It was during his darkest time when Taylor thought back to one of the things that made him the most happy as a child — riding his bike.

“When I was a child, I grew up riding bikes with my siblings. We’d ride from Salem to Payson to swim at the pool, and ride back home,” he said. “Of course, we would have to walk our bikes up Goosenest Drive, but it was still fun. We’d ride around Salem Pond. It was a happy and simpler time. I loved riding my bike, so I started riding again to see if it would make me feel better, and it did.

“When I first started, I rode with my daughters, and I couldn’t go very far. I would see if I could make it to the tree and back, then up to Kiwanis Park in Payson Canyon. Now, I can make it up to Maple Bench Campground before turning back for home.”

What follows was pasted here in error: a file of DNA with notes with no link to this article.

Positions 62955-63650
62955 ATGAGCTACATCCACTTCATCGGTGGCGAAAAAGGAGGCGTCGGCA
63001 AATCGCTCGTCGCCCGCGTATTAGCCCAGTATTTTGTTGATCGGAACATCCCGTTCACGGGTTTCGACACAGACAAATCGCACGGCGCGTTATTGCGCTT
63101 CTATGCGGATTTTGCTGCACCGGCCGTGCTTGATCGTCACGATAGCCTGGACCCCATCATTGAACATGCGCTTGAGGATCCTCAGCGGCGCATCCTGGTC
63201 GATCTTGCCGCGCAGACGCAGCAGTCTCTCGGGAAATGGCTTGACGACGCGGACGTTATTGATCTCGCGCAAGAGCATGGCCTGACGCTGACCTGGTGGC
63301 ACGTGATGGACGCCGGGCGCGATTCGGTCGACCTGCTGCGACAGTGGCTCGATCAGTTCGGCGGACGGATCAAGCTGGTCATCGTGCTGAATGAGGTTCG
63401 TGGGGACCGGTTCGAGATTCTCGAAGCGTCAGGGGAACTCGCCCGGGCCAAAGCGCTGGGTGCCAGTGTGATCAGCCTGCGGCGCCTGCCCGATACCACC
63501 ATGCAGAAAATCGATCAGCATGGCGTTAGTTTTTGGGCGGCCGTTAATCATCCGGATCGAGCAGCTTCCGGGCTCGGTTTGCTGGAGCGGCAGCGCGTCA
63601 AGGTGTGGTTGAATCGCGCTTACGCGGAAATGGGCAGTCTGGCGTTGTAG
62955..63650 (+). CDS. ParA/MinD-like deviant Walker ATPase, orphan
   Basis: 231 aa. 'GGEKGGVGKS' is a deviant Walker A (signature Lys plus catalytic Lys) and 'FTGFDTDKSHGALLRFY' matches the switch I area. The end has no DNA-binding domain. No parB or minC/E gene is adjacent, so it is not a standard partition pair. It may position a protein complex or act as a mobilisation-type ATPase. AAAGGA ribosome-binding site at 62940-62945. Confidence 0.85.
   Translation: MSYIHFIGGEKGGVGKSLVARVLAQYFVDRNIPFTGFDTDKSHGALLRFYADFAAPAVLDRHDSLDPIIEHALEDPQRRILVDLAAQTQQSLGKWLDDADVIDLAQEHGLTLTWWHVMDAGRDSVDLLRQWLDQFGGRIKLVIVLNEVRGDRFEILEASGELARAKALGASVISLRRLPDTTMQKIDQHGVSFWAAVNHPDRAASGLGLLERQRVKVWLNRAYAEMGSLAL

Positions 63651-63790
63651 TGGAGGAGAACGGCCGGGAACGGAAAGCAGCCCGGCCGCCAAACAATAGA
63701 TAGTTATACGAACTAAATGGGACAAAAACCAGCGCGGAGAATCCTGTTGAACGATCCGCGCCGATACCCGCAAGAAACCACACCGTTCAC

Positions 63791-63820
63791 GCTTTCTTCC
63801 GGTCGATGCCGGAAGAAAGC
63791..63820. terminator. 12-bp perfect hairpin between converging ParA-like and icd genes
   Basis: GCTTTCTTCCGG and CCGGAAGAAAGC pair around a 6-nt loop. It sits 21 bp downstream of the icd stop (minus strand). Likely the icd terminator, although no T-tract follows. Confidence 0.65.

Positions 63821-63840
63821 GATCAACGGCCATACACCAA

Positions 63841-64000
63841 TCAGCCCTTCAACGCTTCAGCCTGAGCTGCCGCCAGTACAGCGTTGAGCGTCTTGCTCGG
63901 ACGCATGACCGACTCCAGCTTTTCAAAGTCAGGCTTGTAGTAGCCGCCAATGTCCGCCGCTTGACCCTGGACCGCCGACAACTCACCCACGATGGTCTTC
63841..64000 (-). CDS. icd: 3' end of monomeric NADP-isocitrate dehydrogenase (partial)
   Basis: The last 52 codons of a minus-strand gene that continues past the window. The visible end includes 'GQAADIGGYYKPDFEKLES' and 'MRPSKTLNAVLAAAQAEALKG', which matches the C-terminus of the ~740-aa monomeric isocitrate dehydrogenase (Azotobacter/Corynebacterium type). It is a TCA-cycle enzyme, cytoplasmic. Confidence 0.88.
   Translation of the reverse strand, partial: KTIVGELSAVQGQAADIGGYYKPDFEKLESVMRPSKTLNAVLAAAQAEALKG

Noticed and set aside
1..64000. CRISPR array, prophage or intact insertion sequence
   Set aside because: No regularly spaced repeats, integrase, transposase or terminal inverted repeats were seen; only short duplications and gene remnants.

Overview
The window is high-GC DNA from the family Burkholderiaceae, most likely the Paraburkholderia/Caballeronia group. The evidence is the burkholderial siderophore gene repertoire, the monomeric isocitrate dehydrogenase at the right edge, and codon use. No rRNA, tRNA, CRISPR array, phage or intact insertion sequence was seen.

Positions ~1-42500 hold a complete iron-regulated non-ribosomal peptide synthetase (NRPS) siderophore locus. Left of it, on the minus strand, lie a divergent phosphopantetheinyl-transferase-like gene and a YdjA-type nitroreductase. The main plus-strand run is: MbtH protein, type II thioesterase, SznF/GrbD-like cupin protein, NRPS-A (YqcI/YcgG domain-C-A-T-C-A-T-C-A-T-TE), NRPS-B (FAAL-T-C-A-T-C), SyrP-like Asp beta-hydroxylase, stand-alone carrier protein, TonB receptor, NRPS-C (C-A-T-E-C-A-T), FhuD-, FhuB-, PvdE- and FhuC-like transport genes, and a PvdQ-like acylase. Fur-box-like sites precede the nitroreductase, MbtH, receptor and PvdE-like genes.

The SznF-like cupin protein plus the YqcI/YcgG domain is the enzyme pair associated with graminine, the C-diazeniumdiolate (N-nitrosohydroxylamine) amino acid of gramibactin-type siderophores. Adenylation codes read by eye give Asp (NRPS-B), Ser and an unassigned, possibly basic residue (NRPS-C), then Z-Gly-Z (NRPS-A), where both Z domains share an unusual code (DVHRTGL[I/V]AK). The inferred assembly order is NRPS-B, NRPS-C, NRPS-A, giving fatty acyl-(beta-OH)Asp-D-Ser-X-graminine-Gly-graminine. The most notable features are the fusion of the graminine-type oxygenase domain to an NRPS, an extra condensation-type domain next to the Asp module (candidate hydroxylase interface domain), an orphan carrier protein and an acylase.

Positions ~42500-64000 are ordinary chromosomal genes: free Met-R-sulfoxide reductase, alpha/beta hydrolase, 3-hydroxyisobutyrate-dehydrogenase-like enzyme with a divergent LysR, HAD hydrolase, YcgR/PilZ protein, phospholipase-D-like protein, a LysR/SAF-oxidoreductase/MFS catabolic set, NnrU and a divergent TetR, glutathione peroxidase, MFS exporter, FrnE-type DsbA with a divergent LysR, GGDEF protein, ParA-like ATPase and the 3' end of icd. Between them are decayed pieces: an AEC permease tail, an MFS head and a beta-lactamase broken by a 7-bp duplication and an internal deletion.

The 18-mile ride includes 1,100 feet of elevation climb in the first nine miles. Taylor often rides with his younger sister, LuAnn Stones. Once they reach the camp, they eat an apple before heading back down. The combination of extreme uphill, downhill and good company has been pivotal in helping Taylor combat PTSD, he said.

“It is so fun to zip around those turns on the way down, but there are so many things to see going up at a slower pace,” he said. “I see deer, wild turkeys, horses, trees and the Peeteenteet River running down. It is hard to get up in the morning. In fact, it’s the last thing I want to do when I wake up, but I am so happy when I do. The farther into the ride I go, my thinking gets better. It just brightens me up, and I am happier.”